Here's a measure of just how constrained the Boston natural gas market is. There was so little spare gas available in Massachusetts last winter that they actually imported liquefied natural gas (LNG) into the market. Irving Oil in Saint John brought in three LNG cargoes, some of which they used themselves, and some of  which they fed into the pipeline. Other players brought two cargoes of Russian LNG into New England!  This at a time when President Trump is imposing sanctions on Russia and attempting to bully Europe into not buying Russian gas, and here is Boston buying Russian gas! Twice!  The price for LNG cargoes usually starts at $12 - $14 per GJ, as opposed to about $3 for Louisiana gas in the pipeline. No wonder that Halifax homeowners were paying $19 /GJ!

And our M&NE straw sucks from that tiny market. Our Nova Scotian natural gas future is linked to a market so restricted that they have to import Russian natural gas to get through the winter.

One of the greatest economic curses that Nova Scotia endures is elsewhere called the "psychology of previous investment"; having invested all of that money in some project we feel that we cannot abandon the investment. Building that Point Tupper biomass plant for many millions of dollars was a huge mistake, but now that it can be run, it must be run.  So we chip old growth forests to power home entertainment centres in households across the province, and to ship power to Newfoundland so they can save $50,000 per day by not burning oil in their own plants.

Having built the infrastructure for the delivery of natural gas we cannot or will not abandon it, so we import foreign gas at great expense and at considerable inconvenience.

So, what to do? It appears that our biggest natural gas problem in Nova Scotia is the difficulty in sourcing reasonably priced gas in the New England market, and that' not something that we can fix on our own. When (and if) the New Englanders build more pipelines into their region, we will benefit. When (or if) Heritage Gas gets its storage caverns operational in Alton we will see much less volatility in pricing as they will have gas on hand when the heating season starts.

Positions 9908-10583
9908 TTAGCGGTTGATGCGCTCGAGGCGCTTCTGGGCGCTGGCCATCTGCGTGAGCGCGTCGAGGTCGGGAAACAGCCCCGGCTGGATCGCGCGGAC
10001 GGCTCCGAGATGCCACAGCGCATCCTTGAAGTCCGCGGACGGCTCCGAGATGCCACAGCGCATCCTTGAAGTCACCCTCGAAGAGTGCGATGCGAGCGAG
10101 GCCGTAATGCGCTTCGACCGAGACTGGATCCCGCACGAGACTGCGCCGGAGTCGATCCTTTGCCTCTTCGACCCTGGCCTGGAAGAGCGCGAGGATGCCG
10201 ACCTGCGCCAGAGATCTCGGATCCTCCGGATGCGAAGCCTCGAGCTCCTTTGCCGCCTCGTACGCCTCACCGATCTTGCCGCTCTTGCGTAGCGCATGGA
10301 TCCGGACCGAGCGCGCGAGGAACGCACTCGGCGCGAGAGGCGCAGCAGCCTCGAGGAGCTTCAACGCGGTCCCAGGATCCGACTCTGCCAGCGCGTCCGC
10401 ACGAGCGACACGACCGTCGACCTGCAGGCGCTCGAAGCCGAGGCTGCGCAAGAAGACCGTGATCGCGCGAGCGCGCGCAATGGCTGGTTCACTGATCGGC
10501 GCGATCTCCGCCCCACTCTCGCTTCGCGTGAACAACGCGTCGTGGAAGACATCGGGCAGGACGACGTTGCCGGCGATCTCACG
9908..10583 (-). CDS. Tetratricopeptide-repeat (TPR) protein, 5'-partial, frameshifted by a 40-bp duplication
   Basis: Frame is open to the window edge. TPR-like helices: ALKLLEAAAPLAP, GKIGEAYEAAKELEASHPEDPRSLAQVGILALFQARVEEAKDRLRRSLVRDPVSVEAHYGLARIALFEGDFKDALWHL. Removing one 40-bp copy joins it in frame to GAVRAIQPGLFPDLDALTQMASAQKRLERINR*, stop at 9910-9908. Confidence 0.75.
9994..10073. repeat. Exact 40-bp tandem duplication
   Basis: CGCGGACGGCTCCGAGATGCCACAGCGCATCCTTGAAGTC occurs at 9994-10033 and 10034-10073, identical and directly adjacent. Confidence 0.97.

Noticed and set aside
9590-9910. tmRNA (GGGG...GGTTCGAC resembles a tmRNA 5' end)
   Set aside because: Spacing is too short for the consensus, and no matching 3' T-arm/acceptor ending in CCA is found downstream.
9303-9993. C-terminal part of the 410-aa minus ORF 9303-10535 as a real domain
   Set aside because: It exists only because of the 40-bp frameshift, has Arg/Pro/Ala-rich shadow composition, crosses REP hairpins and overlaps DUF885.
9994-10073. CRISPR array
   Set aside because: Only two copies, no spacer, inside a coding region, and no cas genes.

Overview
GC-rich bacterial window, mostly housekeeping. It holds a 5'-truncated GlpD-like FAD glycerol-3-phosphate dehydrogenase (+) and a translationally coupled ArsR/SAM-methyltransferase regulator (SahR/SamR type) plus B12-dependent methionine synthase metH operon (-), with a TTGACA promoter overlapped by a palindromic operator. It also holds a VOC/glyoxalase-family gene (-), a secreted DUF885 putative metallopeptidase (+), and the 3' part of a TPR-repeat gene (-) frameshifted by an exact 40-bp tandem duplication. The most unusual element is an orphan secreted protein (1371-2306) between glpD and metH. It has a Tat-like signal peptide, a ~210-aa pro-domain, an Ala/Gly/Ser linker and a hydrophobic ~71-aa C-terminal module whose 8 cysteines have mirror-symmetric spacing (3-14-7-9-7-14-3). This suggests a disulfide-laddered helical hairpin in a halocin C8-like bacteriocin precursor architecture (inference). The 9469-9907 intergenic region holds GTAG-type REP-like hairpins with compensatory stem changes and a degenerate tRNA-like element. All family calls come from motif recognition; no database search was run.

Some larger customers are already switching from natural gas to propane. It's not terribly hard to do, although one has to build an on-site tank to hold the propane, and there are small modifications required in the furnace as the propane has to be diluted with air as it enters the combustion chamber because propane is much more energy-dense than natural gas.

Propane comes from a number of sources, including from oil and gas wells as a by-product of extraction, and as a by-product from the refining of crude oil. It can be delivered to our region by truck or by railcar, and the price only spikes occasionally.

Ultimately, we will have to explore the possibility of building a liquefied natural gas receiving station in Halifax, and bring in our own cargoes of Russian  or Qatari LNG.

Until we resolve this natural gas problem we will continue to clearcut and chip our forests as the predatory capitalists who own our pulp mills search for the cheapest sources of energy. And with the Province giving away our forests, and in some cases paying the companies to take the forest we will end up with no natural gas and fiercely degraded woodlands.

That's Premier MacNeil's gift to our grandchildren!